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Map of Vietnam showing the conquest of the South over 900 years

Tonkin (Bắc Kỳ in Vietnamese), also spelled Tongkin, Tonquin or Tongking, is the northernmost part of Vietnam, south of China's Yunnan and Guangxi Provinces, east of northern Laos, and west of the Gulf of Tonkin. Locally, it is known as Bắc Kỳ, meaning "Northern Region". Located on the fertile delta of the Red River, Tonkin is rich in rice production.

The term derives from Đông Kinh ()[citation needed], a former name of Hanoi, which was the capital of Vietnam since the 7th century. (The name means "eastern capital", and is identical in meaning and written form in Chinese characters to that of Tokyo.)Le Loi (1428-1788)was a notable land owner in the Lam Kinh region, had a following of more than 1,000 people before rising up against the Chinese Ming regime. Following his victory he mounted the throne and established himself in the old capitol of Thang Long (Ascending Dragon), now Ha Noi, which was also called Dong Kinh meaning 'Royal Capital of the East' - is spelled exactly like Tokyo using the Chinese script. As evidenced in 'The Gio Publishers' a reputable publication in SRV historic writings (VN-TG-8-103-1) 'wandering Through Vietnamese Culture' by Huu Ngoc.

History

The area was called Văn Lang by Vietnamese ancestors at around 2000-100 BCE. Evidence of the earliest established society other than the Đông Sơn culture in Northern Vietnam was found in Cổ Loa, the ancient city situated near present-day Hà Nội. According to Vietnamese myths the first Vietnamese peoples descended from the Dragon Lord Lạc Long Quân and the Immortal Fairy Âu Cơ. Lạc Long Quân and Âu Cơ had 100 sons before they decided to part ways. 50 of the children went with their mother to the mountains, and the other 50 went with their father to the sea. The eldest son became the first in a line of earliest Vietnamese kings, collectively known as the Hùng kings (Hùng Vương or the Hồng Bàng Dynasty). The Hùng kings called the country, which was then located on the Red River delta in present-day northern Vietnam, Văn Lang. The people of Văn Lang were referred to as the Lạc Việt.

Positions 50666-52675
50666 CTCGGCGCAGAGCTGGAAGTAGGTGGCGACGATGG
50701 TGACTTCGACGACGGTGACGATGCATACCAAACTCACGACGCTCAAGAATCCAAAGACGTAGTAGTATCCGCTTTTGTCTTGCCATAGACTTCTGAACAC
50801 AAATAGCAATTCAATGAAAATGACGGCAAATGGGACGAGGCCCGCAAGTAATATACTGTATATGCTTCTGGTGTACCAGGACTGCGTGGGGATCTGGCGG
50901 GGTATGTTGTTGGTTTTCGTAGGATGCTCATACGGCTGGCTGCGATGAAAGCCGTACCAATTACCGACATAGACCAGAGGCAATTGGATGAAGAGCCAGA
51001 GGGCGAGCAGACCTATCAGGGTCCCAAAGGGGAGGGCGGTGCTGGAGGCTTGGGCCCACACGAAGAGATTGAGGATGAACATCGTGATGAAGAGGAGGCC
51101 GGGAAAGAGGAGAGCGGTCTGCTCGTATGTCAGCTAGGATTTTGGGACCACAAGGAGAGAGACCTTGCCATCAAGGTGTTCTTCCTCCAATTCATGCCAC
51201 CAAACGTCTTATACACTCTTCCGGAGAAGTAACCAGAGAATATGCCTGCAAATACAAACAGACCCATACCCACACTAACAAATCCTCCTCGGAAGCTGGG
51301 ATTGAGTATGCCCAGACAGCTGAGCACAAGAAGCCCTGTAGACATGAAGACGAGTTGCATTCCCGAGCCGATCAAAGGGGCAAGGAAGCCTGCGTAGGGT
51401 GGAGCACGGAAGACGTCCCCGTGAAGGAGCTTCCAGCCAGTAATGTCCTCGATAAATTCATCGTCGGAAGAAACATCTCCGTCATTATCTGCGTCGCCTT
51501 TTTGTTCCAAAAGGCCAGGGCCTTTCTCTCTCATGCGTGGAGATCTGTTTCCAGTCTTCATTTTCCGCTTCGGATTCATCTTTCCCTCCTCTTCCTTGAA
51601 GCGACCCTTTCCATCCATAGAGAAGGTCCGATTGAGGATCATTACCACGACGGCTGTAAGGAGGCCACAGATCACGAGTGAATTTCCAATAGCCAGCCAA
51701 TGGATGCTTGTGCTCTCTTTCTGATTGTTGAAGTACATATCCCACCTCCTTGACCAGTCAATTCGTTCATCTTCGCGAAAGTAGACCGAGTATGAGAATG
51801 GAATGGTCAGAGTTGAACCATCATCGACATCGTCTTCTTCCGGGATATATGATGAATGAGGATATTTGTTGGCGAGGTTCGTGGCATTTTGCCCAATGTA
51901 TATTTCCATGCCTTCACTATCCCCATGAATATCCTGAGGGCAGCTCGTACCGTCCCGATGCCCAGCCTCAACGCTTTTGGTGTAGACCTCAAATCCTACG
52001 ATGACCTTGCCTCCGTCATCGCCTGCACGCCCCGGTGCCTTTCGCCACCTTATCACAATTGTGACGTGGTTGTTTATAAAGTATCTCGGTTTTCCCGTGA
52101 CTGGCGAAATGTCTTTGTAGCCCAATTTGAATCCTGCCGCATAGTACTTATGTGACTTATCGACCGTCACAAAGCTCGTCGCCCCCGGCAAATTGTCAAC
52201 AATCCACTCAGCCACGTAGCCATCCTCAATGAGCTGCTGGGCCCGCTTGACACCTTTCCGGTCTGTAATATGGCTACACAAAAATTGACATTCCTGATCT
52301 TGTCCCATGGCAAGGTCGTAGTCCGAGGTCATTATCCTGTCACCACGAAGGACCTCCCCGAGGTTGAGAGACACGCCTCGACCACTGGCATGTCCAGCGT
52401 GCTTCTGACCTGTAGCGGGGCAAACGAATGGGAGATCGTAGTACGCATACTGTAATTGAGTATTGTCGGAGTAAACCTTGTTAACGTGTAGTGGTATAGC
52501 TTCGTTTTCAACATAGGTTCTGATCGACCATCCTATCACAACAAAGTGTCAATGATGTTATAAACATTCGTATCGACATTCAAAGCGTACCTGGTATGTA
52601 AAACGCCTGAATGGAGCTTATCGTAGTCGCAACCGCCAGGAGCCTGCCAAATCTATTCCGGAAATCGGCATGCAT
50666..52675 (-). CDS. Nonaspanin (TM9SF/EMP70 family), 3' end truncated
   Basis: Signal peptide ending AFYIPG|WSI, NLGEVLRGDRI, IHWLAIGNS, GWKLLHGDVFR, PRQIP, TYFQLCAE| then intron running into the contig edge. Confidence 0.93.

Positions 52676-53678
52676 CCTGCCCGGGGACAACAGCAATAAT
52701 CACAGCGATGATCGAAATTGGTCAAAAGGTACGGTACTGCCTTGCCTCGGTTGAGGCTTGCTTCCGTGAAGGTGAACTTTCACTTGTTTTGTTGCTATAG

Tonkin (French colony)

France assumed sovereignty over all of Vietnam after the Sino-French War (1884-1885). The French colonial government then divided Vietnam into three different administrative territories. They named the territories: Tonkin (in the north), Annam (in the center), and Cochinchina (in the south). These territories were fairly arbitrary in their geographic extent. The vast majority of the Vietnamese regarded their country as a single land and fought for much of the next 90 years to achieve unification. This occupation of the French was essentially pre-WW II as during part of the war Japan had taken over, until the Allies had the Northern part surrender taken by China and the Southern surrender by the British as decided by Truman at the Potsdam Convention stating an intending to hand back to French rule as before two colonies and a Protectorate, so it is a little confusing and needs further expansion with <citations> of the Tonkin part for this article. However in 1954 the Viet Minh Army defeated the French at Dien Bien Phu battle,then Ho Chi Minh declared it the DRV (Democratic Republic of Vietnam) in Ba Dinh square that same year. Cross references to the other two parts of the Puppet Kingdom of Emporer Bao dai under the French at Hue for the Central part of Vietnam (formerly Cochin China) and the Southern portion (Formerly Annam).








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